Points were sized based on the amount of members in each cluster and coloured by the mean news sentiment associated with cluster members.

The are several note-worthy observations:

  1. K02 is the only cluster to have a negative average sentiment score. This suggesting that the model successfully grouped all of the aggressively marketed opioid products that are currently receiving a high amount of negative news coverage based on historic 2015 payment data.
  2. Marketing for opioids and other DEA controlled substances is not uniform. There are numerous micro-clusters (largely restricted to a distance < 5) where the marketing allocation to high-risk payment types is less than 20%. More over, K17 is a cluster of opioid products with an allocation greater than high-risk Subsys cluster, but the model partitioned the two groups because significant difference in how the products are marketed. K17 products are characterized by small peer-product groups based on pharmacological class, parents with much larger product portfolios, and more mature product life-cycles. Interestingly, K17 is further differentiated from K02 based on member pharmalogical classes. K17 is composed of non-opioid products, whereas K02 contains almost exclusive opioid agonists.
  3. Large marketing allocations to high-risk transaction types is not unique to opioids. There are six (6) clusters predominately composed of products not under DEA control that have average high-risk payment allocations greater than or equal to K02. K06 & K21 stand out in particular because if you use point-to-point distance from K02 as proxy for risk associated with marketing behaviours, then their risk is particularly high – especially after you discount for how far the DEA Schedule predictor should pushing these clusters away.

This data can then formatted to visualize portfolio distributions by companies. Here I have plotted (%) of company products in each cluster, with the companies sorted top-to-bottom based on their total marketing expenditure and the clusters left-to-right based on their distance from the Subsys cluster. Things get messy when you label so many rows, but you can read company names if you click on the image and zoom-in.

Portfolio concentration ~ products. White is HIGH, Red is LOW.

Here is the same visualization, but showing the percentage of total marketing spend for products in each cluster.

Portfolio concentration ~ spend. White is HIGH, Red is LOW.

So what products are in high-risk K02, Subsys, cluster?

  • Androgel – “Ongoing battle against thousands of lawsuits that claim AndroGel, a once-blockbuster drug marketed to treat low testosterone in men, causes heart attacks, strokes and other injuries.”
  • Abstral – “Galena Biopharma has agreed to pay more than $7 million to settle allegations made in a whistleblower suit that the company gave kickbacks to doctors to boost prescriptions for the company’s sublingual fentanyl drug Abstral.”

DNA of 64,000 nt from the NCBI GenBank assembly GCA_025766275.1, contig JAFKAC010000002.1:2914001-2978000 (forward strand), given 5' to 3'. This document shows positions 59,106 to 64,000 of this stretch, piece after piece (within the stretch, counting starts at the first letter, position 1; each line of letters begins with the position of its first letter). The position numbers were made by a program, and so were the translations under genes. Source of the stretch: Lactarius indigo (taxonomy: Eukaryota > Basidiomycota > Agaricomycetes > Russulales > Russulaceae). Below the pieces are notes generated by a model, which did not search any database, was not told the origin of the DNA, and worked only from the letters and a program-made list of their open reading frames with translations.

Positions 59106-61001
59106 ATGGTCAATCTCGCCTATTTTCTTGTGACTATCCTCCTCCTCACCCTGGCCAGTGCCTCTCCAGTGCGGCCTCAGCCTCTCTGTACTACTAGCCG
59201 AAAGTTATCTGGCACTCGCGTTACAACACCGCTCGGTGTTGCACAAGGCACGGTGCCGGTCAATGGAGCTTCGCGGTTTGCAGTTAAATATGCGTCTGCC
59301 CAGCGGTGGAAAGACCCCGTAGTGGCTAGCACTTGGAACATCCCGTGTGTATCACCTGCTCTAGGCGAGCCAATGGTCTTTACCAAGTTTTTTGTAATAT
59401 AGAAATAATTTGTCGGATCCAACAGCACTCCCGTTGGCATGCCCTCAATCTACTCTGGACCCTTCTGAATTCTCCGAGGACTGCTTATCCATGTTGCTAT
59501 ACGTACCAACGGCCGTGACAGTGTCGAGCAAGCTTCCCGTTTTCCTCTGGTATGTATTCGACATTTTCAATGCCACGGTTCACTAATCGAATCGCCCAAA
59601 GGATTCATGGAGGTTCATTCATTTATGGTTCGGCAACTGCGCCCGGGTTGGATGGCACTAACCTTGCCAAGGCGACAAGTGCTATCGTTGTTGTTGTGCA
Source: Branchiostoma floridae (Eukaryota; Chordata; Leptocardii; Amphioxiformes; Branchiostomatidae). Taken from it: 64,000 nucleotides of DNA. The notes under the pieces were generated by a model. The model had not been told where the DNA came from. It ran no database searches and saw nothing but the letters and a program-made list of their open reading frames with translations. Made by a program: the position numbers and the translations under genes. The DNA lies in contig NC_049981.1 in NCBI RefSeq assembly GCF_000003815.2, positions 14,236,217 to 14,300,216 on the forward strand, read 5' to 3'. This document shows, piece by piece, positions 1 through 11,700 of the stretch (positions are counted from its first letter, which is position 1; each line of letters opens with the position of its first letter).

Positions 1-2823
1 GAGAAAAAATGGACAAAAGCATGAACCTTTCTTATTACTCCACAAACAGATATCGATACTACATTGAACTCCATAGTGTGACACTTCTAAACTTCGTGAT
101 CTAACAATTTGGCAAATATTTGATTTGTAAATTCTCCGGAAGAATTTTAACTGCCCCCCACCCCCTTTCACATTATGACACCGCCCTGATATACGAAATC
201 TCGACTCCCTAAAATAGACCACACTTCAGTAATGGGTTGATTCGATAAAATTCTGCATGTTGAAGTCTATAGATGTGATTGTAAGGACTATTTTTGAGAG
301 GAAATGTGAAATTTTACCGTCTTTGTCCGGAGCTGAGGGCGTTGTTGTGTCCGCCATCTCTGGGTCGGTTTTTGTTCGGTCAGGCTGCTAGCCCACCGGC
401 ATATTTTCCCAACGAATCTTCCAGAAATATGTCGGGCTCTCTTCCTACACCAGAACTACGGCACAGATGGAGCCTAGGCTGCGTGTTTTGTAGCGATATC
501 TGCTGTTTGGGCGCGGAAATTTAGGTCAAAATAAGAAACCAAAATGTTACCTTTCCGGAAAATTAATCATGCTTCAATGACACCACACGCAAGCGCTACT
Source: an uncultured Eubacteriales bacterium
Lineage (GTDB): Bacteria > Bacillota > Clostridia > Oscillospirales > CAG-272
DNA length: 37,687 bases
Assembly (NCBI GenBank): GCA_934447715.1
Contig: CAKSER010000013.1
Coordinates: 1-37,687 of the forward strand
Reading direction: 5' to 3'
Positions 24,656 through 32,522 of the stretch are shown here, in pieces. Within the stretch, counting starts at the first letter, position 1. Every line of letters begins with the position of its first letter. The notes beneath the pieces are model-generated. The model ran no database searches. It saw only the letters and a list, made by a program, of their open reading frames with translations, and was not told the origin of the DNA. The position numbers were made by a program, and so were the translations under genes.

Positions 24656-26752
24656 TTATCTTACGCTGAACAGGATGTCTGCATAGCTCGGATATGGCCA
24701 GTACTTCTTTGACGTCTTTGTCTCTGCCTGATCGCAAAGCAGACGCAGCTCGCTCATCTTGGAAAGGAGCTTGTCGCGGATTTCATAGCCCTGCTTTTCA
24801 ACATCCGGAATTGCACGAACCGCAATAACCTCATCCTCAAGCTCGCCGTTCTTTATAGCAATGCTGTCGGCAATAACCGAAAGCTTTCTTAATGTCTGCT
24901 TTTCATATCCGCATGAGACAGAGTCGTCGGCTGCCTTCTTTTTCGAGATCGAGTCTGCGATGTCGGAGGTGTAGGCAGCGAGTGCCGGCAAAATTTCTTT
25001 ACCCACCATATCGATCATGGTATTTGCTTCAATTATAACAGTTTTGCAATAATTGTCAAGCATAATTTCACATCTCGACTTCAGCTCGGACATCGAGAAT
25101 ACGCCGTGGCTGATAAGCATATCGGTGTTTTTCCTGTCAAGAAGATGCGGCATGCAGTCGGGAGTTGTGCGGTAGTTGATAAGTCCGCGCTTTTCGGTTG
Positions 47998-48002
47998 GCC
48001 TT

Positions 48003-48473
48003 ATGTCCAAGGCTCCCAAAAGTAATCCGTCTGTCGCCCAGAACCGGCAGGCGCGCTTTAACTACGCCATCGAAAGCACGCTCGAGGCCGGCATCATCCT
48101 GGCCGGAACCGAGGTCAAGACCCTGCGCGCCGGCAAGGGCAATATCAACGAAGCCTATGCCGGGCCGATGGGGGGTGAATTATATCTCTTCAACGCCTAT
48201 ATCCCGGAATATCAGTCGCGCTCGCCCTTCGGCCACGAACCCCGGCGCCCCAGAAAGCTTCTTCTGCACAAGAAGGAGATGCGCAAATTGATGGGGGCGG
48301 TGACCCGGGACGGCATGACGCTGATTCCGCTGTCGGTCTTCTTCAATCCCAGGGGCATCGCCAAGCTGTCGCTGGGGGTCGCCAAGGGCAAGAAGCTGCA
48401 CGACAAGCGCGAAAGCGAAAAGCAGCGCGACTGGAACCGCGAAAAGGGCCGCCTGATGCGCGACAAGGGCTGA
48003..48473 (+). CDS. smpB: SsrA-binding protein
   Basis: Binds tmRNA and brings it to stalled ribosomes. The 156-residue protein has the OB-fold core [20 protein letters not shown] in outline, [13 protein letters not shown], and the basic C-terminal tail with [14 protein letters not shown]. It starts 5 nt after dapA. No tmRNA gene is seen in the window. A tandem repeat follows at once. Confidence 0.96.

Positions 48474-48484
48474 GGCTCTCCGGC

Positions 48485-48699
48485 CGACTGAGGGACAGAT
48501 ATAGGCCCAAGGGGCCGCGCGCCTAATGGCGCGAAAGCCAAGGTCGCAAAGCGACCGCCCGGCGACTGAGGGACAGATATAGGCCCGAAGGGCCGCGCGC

• Subsys – You know the story already.
  • Xartemis – “The drugmaker disclosed in August that it had received a subpoena from the U.S. Justice Department related to its promotional practices and sales involving opioid products including Exalgo and Xartemis XR.”
  • Ultiva – No negative news.
  • Hysinla -Purdue Pharma has pledged to stop marketing this and other opioids.
  • Oxycontin – Purdue Pharma has pledged to stop actively marketing this and other opioids.
  • Butrans – Purdue Pharma has pledged to stop actively marketing this and other opioids.
  • Vyvanse – No negative news; Central Nervous System Stimulant.
  • Vimpat – No negative news; Anti-epileptic.
  • Zohydro – No negative news, although the FDA advisory committee did recommended that Zohydro not be granted market access in 2013.

Again, the objective of this model and expanded forms is to guide due-diligence – queuing members of the “bad actor” cluster and those of nearby clusters, with similar risk factors expressions, for additional review to determine if payment activity is benign or indicative of additional illegal activity within the market. I hope I have clearly demonstrated how anecdotal evidence of illegal activities be used to easily develop unsupervised machine learning models that identify similar behaviours in the broad market.

Feel free to explore the aggregated data. The file has product information, as well as encoded predictor fields & cluster designations.

Download File: ModelOutputSummary

Other interesting things to do in the future:

  • Obviously, it would be interesting to apply this model over over 2016 and soon to be released 2017 data to see how market dynamics have changed in the market.
  • Conduct a deep-dive review of products in k02 neighbors and non-DEA regulated, high-risk payment clusters.
  • Scrub the CenterWatch website for better peer-analysis.
  • Not to go full FBI mode – but I have geo-coded all of the physician address information. It would be interesting to build a similar model at the physician level using case information from physician prosecutions, apply that over geospatial data and compare the results with information about opioid epidemic hot-spots.
  • Not to go full Deep State – but I have also paired the geo-data with Census Bureau demographic data, so it would be interesting to take any geospatial results and explore how  it maps on to different demographic-clusters.
  • Graduate from uni and live a calm and peaceful life.

And now, the new album by Galym Moldanazar which literally dropped TODAY; Explains the sudden US tour this month.
Saw this guy in on New Years two years back – absolutely brilliant.